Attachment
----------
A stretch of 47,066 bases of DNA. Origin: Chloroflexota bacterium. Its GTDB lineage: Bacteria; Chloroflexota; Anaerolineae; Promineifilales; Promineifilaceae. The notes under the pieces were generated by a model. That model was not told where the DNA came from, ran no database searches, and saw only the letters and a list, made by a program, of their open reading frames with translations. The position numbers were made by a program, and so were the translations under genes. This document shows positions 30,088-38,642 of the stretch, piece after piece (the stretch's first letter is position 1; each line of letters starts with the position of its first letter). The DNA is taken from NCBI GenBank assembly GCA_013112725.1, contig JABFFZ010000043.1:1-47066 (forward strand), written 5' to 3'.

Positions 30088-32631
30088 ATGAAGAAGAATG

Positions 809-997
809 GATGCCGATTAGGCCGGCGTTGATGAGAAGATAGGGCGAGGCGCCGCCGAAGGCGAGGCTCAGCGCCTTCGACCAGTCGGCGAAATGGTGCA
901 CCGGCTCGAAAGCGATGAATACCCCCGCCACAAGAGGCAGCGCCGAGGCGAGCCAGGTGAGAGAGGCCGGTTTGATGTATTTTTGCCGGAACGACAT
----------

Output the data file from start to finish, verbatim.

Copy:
A stretch of 47,066 bases of DNA. Origin: Chloroflexota bacterium. Its GTDB lineage: Bacteria; Chloroflexota; Anaerolineae; Promineifilales; Promineifilaceae. The notes under the pieces were generated by a model. That model was not told where the DNA came from, ran no database searches, and saw only the letters and a list, made by a program, of their open reading frames with translations. The position numbers were made by a program, and so were the translations under genes. This document shows positions 30,088-38,642 of the stretch, piece after piece (the stretch's first letter is position 1; each line of letters starts with the position of its first letter). The DNA is taken from NCBI GenBank assembly GCA_013112725.1, contig JABFFZ010000043.1:1-47066 (forward strand), written 5' to 3'.

Positions 30088-32631
30088 ATGAAGAAGAATG

Positions 809-997
809 GATGCCGATTAGGCCGGCGTTGATGAGAAGATAGGGCGAGGCGCCGCCGAAGGCGAGGCTCAGCGCCTTCGACCAGTCGGCGAAATGGTGCA
901 CCGGCTCGAAAGCGATGAATACCCCCGCCACAAGAGGCAGCGCCGAGGCGAGCCAGGTGAGAGAGGCCGGTTTGATGTATTTTTGCCGGAACGACAT